3D Printing Technologies

What is 3D Printing?

3D printing doesn’t refer to one kind of manufacturing or technological process, rather it refers to a variety of technologies that additively build or form 3D parts layer by layer from CAD data.

With a CAD file, one can go from design directly to a printed model and is significant as it changes the way we think about manufacturing with three key advantages: shorter lead time, design freedom, and lower costs.

Creatz3D offers an expansive range of 3D printers and solutions comprising of multiple technologies, and so it’s a matter of knowing which technology is good for your application, and when to use one over the other.

1. https://www.iso.org | 2. Wohler’s Report 2017 | 3. https://www.forbes.com

PLASTIC 3D PRINTING TECHNOLOGIES

FUSED DEPOSITION MODELING (FDM)

Extrudes heated thermoplastic through a nozzle layer by layer to form parts. Paired with a patented heated chamber, strong engineering-grade thermoplastics enable the creation of accurate, repeatable, and robust parts ideal for functional prototyping and production.

POLYJET
TECHNOLOGY

Jets out fine print head nozzles to deposit droplets of photocurable material in layers as fine as 16 microns to form detailed 3D models. Material is simultaneously cured as it is deposited via UV light. Incorporate multiple materials, from flexible to rigid, and full color.

STEREOLITHOGRAPHY
(SLA)

Uses a precise UV laser to cure liquid plastic layer by layer. After curing, the build platform retracts into a bath of liquid as a recoater blade evenly distributes the plastic across each new layer. Ideal for prototyping, master patterns, and large concept models.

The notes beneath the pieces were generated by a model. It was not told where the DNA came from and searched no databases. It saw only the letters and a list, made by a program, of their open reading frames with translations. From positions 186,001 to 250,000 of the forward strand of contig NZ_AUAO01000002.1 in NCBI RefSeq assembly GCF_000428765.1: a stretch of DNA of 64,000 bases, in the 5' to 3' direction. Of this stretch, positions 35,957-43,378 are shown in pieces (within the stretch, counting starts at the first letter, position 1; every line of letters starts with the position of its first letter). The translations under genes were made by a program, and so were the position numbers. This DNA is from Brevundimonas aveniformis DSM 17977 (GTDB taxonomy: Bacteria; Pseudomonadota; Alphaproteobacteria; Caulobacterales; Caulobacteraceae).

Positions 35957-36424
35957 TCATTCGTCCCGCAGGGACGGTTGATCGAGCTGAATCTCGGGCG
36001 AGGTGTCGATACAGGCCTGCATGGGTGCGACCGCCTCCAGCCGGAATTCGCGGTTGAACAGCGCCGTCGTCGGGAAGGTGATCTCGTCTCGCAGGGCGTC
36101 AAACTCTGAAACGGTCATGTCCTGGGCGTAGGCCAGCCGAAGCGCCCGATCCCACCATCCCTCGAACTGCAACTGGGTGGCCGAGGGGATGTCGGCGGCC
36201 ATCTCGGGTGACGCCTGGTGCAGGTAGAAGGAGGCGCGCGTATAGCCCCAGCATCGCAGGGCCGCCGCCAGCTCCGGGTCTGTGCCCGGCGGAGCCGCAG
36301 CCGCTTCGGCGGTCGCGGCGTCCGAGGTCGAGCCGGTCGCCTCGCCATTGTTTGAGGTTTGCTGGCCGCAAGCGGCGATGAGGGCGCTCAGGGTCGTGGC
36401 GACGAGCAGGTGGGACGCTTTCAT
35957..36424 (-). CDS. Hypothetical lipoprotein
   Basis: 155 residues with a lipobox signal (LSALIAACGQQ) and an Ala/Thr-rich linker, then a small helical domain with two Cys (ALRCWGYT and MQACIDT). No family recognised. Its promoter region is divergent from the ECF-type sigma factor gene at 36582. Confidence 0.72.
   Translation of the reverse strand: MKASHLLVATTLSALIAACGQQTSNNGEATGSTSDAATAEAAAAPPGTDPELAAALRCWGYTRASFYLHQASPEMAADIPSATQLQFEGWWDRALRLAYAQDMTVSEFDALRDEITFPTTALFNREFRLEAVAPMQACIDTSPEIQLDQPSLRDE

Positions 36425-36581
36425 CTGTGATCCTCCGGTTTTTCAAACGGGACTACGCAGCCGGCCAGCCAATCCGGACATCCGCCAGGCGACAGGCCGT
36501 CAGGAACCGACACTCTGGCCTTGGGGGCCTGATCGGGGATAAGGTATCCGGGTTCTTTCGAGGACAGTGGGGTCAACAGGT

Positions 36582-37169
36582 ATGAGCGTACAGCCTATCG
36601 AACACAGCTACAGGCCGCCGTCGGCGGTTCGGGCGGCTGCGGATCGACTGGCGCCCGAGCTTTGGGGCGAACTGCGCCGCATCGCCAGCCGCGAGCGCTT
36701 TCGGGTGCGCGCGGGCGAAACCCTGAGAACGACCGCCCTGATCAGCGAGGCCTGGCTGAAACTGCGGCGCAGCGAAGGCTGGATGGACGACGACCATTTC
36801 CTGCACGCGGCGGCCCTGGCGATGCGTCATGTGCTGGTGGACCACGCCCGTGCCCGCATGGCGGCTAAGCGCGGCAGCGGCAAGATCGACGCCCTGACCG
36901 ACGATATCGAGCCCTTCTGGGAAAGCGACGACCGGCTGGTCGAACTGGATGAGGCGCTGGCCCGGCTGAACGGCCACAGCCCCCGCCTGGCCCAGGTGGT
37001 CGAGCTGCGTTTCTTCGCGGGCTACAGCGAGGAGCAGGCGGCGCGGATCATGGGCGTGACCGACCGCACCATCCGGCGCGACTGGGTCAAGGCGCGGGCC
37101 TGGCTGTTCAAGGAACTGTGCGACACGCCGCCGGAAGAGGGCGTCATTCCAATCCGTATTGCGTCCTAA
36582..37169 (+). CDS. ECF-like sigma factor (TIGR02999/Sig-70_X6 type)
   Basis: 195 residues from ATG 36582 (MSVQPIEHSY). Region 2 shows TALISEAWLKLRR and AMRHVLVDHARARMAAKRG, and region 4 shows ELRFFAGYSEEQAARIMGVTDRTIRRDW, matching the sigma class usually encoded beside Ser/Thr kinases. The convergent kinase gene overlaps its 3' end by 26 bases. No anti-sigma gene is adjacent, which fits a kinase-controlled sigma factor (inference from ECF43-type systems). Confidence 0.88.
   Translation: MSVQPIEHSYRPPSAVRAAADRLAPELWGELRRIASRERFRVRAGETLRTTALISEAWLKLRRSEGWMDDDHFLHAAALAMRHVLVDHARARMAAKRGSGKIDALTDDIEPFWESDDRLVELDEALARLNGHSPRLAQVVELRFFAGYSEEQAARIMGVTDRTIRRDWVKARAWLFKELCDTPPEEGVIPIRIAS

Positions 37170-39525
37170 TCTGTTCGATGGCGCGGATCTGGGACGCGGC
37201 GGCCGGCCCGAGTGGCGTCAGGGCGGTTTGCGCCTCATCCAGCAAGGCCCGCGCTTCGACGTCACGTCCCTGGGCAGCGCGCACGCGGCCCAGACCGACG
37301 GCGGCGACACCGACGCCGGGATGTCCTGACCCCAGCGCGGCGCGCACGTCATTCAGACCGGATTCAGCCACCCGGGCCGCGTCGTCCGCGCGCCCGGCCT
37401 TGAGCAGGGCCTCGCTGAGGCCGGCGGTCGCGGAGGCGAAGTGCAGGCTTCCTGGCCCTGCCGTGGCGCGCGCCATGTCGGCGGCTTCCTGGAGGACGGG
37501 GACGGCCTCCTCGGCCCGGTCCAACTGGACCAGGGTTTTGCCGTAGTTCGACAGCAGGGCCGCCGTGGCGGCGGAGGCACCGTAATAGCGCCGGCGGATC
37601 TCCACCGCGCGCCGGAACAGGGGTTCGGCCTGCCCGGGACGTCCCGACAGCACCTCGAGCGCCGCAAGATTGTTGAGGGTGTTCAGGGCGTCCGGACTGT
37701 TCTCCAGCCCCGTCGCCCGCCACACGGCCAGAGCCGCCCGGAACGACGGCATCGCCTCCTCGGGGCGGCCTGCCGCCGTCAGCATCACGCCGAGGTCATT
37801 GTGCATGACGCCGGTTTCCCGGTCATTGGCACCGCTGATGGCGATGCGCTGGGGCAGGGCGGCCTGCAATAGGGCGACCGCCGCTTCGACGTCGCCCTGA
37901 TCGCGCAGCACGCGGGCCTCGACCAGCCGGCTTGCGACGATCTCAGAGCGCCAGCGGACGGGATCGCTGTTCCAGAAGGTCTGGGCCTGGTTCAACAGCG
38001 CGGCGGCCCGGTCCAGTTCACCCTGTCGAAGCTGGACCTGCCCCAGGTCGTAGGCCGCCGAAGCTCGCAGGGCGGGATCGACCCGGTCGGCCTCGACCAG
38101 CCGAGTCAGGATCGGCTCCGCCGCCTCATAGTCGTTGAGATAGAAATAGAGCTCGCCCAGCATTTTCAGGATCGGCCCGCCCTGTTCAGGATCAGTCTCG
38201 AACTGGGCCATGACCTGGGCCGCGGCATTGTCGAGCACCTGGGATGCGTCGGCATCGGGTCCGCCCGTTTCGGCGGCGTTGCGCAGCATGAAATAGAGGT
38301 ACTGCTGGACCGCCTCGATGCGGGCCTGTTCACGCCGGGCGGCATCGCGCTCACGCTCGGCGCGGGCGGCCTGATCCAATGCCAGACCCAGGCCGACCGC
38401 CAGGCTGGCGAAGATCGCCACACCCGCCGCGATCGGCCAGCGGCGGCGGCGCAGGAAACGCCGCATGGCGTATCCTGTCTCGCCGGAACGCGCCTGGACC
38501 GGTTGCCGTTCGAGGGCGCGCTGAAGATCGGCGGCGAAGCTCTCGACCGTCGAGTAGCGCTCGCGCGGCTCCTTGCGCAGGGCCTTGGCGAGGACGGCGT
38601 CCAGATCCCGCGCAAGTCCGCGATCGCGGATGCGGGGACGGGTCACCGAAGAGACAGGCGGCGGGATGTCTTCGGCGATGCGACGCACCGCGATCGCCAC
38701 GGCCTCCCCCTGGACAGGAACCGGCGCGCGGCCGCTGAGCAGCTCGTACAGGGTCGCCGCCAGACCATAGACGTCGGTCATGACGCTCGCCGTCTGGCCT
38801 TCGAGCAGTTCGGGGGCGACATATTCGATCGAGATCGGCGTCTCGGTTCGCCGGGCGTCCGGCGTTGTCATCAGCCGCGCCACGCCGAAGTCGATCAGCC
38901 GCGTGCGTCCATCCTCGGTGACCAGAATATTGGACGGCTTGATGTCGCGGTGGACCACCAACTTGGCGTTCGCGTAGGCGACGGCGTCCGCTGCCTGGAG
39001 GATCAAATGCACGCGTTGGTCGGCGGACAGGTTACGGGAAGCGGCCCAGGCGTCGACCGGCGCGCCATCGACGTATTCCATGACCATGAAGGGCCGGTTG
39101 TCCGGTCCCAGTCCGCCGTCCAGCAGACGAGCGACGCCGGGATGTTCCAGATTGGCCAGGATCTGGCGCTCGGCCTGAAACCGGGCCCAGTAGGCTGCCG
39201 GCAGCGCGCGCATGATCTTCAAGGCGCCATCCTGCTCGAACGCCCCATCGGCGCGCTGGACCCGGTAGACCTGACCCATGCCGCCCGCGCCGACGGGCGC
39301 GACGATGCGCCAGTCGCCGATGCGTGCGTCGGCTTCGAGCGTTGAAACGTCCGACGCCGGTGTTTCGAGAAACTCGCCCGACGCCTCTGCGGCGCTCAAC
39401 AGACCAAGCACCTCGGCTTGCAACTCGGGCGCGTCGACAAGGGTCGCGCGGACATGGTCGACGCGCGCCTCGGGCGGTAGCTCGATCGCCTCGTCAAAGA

SELECTIVE ABSORPTION FUSION (SAF)

Designed for production-level throughput of end-use parts, SAF is an uniquely different powder bed fusion technology that uses an infrared-sensitive high absorbing fluid (HAF) to fuse particles of polymer powders together in discrete layers to build parts.

METAL 3D PRINTING TECHNOLOGIES

BOUND DEPOSITION MODELING (BMD)

A green part is shaped by extruding bound metal rods, metal powder held together by polymer binders, layer by layer. Printed parts are heated near to a peak temperature of 1400°C in a furnace, where metal particles fuse together to produce parts that densify up to 98%.

Single Pass Jetting

SINGLE PASS
JETTING (SPJ)

Metal powder and binder are deposited using Single Pass Jetting technology layer by layer. Depowdered parts are loaded into an industrial furnace where they are heated to temperatures near melting to produce customer-ready parts with densities up to or exceeding 99%.

LASER METAL
FUSION (LMF)

By utilizing a laser and aiming it at a bed of metallic powder, it transforms the powder into a solid part. Parts are built up additively layer by layer to form strong, durable metal products that work well both as functional prototypes or end-use production parts.

NANOPARTICLE
JETTING

Ultra-fine layers of solid nanoparticle inks are simultaneously jetted from sealed cartridges onto a system build tray. Liquid “jacket” around the nanoparticles evaporate as it is sintered at extremely high temperatures, enabling the dense ultrafine layers to bond.

CERAMICS 3D PRINTING TECHNOLOGIES

LASER STEREOLITHOGRAPHY

Ceramic components are produced using a laser to polymerize a paste composed of photosensitive resin and ceramic layer by layer. The parts are then subjected to heat treatment for debinding followed by sintering to eliminate the resin and support, and densify the ceramic.

NANOPARTICLE JETTING

Ultra-fine layers of solid nanoparticle inks are simultaneously jetted from sealed cartridges onto a system build tray. Liquid “jacket” around the nanoparticles evaporate as it is sintered at extremely high temperatures, enabling the dense layers to bond.

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